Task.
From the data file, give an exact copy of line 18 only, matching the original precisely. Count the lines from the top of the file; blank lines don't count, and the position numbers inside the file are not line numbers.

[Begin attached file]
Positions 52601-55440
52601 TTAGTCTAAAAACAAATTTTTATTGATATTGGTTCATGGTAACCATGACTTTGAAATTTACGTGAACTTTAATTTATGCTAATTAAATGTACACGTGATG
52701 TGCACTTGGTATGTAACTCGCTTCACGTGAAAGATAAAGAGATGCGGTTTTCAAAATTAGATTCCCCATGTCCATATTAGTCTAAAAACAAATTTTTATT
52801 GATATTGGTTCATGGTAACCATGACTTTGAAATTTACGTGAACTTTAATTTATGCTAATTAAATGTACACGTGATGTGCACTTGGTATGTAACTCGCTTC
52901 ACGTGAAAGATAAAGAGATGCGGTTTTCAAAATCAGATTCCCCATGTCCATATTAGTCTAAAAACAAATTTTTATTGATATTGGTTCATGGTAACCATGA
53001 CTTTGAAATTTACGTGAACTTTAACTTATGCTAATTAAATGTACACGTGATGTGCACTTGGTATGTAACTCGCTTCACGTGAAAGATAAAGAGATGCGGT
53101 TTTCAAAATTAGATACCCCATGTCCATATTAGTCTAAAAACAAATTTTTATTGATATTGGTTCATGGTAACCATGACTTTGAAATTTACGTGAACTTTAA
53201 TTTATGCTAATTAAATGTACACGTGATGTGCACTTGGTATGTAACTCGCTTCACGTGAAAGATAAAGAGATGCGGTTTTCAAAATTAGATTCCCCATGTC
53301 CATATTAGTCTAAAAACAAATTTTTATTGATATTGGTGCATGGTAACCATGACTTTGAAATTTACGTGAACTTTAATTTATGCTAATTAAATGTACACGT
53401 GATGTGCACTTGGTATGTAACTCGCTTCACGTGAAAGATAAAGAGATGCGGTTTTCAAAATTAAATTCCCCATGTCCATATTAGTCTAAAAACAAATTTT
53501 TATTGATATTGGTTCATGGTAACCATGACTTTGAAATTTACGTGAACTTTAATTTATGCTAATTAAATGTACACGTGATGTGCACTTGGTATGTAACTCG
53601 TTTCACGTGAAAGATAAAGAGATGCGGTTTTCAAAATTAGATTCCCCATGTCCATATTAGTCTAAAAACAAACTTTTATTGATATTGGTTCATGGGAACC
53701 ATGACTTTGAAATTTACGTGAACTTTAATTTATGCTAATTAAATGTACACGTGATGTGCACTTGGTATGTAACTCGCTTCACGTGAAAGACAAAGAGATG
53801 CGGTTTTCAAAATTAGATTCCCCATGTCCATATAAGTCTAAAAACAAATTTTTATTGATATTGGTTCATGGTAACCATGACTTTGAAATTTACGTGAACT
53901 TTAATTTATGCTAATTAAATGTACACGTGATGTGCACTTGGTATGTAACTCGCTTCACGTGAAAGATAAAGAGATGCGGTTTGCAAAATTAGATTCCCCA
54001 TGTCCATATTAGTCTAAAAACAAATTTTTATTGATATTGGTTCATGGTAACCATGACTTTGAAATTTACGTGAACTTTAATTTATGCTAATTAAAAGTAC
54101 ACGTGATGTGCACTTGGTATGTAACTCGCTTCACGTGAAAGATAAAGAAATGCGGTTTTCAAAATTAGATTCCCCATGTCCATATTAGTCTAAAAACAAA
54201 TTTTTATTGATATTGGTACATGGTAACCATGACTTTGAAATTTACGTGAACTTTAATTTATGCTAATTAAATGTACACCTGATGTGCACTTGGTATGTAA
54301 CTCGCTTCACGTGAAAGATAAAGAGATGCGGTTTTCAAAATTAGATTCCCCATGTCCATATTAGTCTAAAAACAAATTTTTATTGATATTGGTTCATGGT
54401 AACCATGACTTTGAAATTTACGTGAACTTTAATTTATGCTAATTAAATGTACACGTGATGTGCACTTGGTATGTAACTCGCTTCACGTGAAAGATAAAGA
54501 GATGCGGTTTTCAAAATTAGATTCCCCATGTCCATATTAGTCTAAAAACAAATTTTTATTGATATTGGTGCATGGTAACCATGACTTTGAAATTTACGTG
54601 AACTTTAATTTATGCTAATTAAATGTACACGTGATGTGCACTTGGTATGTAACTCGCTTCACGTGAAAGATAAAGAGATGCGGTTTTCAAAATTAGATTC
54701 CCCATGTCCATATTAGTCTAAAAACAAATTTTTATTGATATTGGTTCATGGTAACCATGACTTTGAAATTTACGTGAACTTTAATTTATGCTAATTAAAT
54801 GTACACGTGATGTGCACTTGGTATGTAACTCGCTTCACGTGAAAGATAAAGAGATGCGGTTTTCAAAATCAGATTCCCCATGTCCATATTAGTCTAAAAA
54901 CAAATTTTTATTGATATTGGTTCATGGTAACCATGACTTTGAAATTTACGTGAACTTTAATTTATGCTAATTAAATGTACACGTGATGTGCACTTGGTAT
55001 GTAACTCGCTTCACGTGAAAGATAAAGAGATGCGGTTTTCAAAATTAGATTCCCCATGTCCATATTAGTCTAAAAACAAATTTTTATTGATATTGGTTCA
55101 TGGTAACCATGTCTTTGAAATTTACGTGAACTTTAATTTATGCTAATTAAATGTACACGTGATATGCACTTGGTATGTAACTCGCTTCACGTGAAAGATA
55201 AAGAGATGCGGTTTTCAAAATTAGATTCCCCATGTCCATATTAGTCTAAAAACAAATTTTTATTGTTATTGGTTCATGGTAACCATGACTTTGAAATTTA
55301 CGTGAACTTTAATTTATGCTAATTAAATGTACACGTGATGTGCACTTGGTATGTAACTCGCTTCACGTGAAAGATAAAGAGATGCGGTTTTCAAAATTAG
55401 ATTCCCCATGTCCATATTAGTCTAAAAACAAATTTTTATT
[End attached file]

54201 TTTTTATTGATATTGGTACATGGTAACCATGACTTTGAAATTTACGTGAACTTTAATTTATGCTAATTAAATGTACACCTGATGTGCACTTGGTATGTAA